Natural Functions Of

Natural functions for the GST have been discussed since their discovery. The ubiquitous distribution and the abundant presence of GST in various tissues of animals and plants may be a sign for their obvious importance. GST of mammals, especially rodents and human have been investigated thoroughly for their physico-chemical and catalytic properties (Mannervik und Danielson 1988, Picket and Lu 1989, Daniel 1993) because of their important role in toxin conjugation, drug metabolism and anticancer therapy. Natural functions of GST in plants have only scarcely been investigated (Table 5). However, there are several reports on the detoxification of toxic endogenous metabolites. For example, in wheat all eight characterized iso-forms have activity with crotonaldehyde and an isothiocyanate. Furthermore, they exhibit all glutathione peroxidase activity as do certain maize GSTs. Phytohormones, fungal and bacterial toxins may also be conjugated, but experimental evidence is scarce....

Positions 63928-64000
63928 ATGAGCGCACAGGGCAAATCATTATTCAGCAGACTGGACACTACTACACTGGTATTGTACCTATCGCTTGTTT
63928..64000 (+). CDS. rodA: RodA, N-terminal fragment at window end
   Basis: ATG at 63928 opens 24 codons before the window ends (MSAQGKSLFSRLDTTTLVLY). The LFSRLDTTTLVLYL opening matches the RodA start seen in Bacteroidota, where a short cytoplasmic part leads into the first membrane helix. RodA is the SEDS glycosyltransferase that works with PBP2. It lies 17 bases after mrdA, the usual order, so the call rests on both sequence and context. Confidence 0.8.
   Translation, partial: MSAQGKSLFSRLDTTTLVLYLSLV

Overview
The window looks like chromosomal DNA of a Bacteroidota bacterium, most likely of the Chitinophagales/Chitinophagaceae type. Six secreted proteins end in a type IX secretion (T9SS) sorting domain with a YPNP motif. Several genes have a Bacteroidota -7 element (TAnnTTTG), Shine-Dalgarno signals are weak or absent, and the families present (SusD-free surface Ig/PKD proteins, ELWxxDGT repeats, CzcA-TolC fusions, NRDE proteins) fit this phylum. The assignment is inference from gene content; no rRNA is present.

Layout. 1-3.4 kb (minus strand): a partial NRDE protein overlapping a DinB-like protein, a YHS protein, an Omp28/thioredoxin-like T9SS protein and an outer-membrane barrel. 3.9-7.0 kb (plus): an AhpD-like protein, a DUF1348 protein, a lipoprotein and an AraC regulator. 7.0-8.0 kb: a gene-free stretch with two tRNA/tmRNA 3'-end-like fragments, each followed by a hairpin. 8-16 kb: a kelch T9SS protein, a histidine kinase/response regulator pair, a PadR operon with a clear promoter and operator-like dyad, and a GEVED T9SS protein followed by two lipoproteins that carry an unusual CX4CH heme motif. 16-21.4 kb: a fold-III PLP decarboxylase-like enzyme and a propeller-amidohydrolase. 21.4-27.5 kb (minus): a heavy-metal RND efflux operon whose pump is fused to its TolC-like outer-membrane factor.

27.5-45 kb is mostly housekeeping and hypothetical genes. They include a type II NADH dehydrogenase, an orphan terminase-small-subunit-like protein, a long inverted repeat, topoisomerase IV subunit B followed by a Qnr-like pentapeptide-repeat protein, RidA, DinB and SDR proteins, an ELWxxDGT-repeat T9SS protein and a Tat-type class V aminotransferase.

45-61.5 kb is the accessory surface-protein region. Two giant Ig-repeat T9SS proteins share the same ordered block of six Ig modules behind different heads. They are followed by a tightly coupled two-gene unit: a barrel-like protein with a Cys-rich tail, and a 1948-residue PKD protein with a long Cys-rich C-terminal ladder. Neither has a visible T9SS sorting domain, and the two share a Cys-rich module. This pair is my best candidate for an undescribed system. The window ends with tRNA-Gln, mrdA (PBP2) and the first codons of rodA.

Other Members Of The Mate Family

Functionally characterized members of the MATE family appear to efflux low molecular weight organic compounds from the cell cytoplasm either out of the cell or into a subcellular compartment (for a summary, see Rogers and Guerinot, 2002). There are at least 56 MATE family members in Arabidopsis (Li et al., 2002 Rogers and Guerinot, 2002). They play roles in processes as diverse as salicylic acid localization, flavonoid transport, and detoxification. Therefore it is very difficult to predict a function for a newly discovered MATE protein simply based on protein sequence similarity to a previously characterized MATE family member.